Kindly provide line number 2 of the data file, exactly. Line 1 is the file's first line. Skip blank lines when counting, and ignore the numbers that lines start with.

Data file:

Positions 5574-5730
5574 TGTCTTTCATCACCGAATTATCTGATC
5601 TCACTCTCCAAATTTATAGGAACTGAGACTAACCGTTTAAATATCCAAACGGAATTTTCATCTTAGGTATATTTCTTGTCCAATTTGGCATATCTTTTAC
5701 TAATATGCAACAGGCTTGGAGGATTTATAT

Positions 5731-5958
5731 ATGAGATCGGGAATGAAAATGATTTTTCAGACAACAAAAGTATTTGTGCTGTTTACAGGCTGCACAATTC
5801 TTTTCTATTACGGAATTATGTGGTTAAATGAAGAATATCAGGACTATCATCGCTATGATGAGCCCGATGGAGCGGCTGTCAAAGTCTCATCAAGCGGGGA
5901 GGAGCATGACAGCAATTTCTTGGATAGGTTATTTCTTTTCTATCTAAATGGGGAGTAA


5574 TGTCTTTCATCACCGAATTATCTGATC